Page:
dfp_header_hidden_string

Get our free email newsletter with just one click

Lenny Henry and Gershwin among highlights of Chichester 2015 season

Lenny Henry, who will be hosting the Olivier Awards, in a scene from Fences. Photo: Tristram Kenton
by -

Lenny Henry is to star in Educating Rita as part of Chichester Festival Theatre’s 2015 line-up, which also includes a season of Chekhov’s early work adapted by David Hare and performed in repertoire by a company of 22 actors.

The theatre’s 2015 programme, the first to be announced since the completion of the venue’s refurbishment last summer, also includes a new stage version of film musical A Damsel in Distress and David Haig in Frank McGuinness’ Someone Who’ll Watch Over Me. This will be directed by former Almeida Theatre artistic director Michael Attenborough in his Chichester debut.

Chichester’s Young Chekhov season runs from September 28 to November 14 and will see three plays staged: Platonov, Ivanov and The Seagull. Audiences will be able to watch them individually or as a trilogy in a single day.

These plays will by directed by Jonathan Kent, who helmed Gypsy at the venue last year, and the cast includes Anna Chancellor, James McArdle and Samuel West.

Artistic director Jonathan Church explained: “This theatre has always, at times in its history, played more than one production in repertoire. Some of the redesign work we did was to enable that repertoire to be more technically possible. It’s probably the most ambitious bit of repertoire we’ve done – one writer, one environment, with one company co-existing on the stage for the three plays.”

Church added that the season would offer a “fascinating portrait of a young artist we all think we know”.

CFT’s season opens with Alan Ayckbourn’s Way Upstream, in which the theatre’s stage will be transformed into a river. It will star Sarah Parish in her Chichester debut. Nadia Fall directs the comedy, which runs from April 23 to May 16.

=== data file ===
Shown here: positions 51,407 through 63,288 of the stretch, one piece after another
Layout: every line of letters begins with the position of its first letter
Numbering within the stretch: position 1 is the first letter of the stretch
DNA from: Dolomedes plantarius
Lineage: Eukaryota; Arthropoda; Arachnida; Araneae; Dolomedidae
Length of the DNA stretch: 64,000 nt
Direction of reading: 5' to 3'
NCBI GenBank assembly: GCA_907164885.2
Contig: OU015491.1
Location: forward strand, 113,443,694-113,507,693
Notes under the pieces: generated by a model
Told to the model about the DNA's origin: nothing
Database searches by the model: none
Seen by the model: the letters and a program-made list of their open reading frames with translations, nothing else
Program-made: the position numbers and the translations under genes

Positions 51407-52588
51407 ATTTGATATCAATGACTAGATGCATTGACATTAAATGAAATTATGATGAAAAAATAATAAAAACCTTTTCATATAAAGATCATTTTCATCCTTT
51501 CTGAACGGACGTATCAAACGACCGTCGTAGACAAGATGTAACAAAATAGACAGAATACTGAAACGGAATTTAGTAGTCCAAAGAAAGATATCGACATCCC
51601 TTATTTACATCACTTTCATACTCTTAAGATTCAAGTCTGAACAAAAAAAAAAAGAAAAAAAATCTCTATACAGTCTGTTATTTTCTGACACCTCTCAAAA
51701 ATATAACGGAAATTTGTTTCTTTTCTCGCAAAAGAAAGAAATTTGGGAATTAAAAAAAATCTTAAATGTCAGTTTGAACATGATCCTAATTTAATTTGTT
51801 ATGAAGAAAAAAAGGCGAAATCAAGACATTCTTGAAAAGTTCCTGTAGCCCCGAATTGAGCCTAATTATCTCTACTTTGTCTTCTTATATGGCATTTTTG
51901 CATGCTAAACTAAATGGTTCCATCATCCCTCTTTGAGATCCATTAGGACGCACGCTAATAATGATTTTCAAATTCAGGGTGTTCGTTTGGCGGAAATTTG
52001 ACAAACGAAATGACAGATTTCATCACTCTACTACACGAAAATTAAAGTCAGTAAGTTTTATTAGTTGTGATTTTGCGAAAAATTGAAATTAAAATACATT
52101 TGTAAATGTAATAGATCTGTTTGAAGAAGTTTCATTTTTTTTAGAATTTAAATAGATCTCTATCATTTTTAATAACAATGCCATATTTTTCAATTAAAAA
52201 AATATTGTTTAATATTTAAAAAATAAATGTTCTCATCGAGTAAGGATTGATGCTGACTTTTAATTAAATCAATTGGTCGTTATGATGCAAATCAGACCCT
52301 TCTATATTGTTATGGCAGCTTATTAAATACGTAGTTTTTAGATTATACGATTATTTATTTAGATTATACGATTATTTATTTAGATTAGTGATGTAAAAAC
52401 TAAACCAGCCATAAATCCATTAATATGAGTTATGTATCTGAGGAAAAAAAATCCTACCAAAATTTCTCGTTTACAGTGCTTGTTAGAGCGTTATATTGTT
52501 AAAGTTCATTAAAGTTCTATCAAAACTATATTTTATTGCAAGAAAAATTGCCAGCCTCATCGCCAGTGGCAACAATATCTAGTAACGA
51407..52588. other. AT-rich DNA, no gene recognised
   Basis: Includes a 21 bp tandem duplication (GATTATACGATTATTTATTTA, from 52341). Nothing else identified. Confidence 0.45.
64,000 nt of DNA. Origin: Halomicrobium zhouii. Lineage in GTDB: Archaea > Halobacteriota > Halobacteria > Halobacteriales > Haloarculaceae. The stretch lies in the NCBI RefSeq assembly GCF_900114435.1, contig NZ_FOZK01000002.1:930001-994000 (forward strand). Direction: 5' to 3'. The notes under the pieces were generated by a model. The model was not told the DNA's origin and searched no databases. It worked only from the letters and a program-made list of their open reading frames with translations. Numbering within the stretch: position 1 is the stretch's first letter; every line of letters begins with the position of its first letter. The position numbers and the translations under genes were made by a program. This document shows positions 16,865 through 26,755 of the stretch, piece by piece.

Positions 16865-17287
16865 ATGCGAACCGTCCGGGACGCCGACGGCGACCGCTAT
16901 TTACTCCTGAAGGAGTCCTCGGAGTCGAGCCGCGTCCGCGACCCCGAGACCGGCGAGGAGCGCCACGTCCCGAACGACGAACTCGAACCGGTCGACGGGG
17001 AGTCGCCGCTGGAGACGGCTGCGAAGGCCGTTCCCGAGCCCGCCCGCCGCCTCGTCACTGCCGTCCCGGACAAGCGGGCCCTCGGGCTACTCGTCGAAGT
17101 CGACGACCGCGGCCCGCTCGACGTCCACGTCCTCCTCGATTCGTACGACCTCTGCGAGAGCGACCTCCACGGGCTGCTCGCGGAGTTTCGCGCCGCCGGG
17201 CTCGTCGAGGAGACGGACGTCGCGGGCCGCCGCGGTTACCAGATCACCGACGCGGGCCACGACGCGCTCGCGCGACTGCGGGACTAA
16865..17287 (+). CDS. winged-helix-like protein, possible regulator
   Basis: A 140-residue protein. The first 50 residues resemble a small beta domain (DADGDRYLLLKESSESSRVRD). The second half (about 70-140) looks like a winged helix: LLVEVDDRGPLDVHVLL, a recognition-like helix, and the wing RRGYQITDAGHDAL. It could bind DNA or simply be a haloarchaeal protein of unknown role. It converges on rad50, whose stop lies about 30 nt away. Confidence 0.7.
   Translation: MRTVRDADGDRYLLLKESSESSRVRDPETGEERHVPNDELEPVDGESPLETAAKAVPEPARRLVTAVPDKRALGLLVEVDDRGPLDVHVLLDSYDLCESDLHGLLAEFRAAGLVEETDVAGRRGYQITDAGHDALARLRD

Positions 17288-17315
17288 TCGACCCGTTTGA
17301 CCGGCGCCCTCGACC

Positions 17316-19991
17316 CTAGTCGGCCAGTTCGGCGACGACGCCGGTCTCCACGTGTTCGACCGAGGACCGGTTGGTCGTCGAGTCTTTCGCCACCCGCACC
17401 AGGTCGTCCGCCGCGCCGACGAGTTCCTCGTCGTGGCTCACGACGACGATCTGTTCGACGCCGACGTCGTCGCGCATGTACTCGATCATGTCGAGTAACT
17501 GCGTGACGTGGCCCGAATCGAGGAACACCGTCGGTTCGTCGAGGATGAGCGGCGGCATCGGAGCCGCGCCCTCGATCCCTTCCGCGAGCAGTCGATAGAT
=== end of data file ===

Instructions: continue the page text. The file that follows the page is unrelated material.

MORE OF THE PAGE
It continues with The Rehearsal by Jean Anouilh, translated by Jeremy Sams, who also directs. This runs from May 8 to June 6 in the Minerva Theatre.

Sams has also co-written the book to A Damsel in Distress with Robert Hudson. The musical has music and lyrics by George and Ira Gershwin and runs from May 30 to June 27, directed by Rob Ashford, whose credits include Shrek the Musical.

Church said Chichester had been developing the musical with Ashford “over a number of years”, and described it as a new stage show inspired by the novel and subsequent play by PG Wodehouse, as well as the film.

“The musical starts outside the Savoy Theatre in London, and as we are doing it we will have Gypsy running there with Imelda Staunton and that tickles me,” Church added.

Educating Rita, starring Henry in his Chichester debut, runs in the Minerva from June 18 to July 25, directed by Michael Buffong, artistic director of Talawa Theatre Company. Willy Russell’s play is being staged as it celebrates its 35th anniversary, and also stars Lashana Lynch.

The previously announced Jerry Herman musical Mack and Mabel, starring Michael Ball, follows, running from July 13 to September 5 in the Festival Theatre, directed by Church and choreographed by Stephen Mear.

Howard Davies will direct W Somerset Maugham’s For Services Rendered in the Minerva from July 31 to September 5, with Attenborough helming McGuinness’ Someone Who’ll Watch Over Me in the Minerva from September 10 to October 10, starring Haig.

We need your help…

When you subscribe to The Stage, you’re investing in our journalism. And our journalism is invested in supporting theatre and the performing arts.

The Stage is a family business, operated by the same family since we were founded in 1880. We do not receive government funding. We are not owned by a large corporation. Our editorial is not dictated by ticket sales.

We are fully independent, but this means we rely on revenue from readers to survive.

Help us continue to report on great work across the UK, champion new talent and keep up our investigative journalism that holds the powerful to account. Your subscription helps ensure our journalism can continue.

loading...
^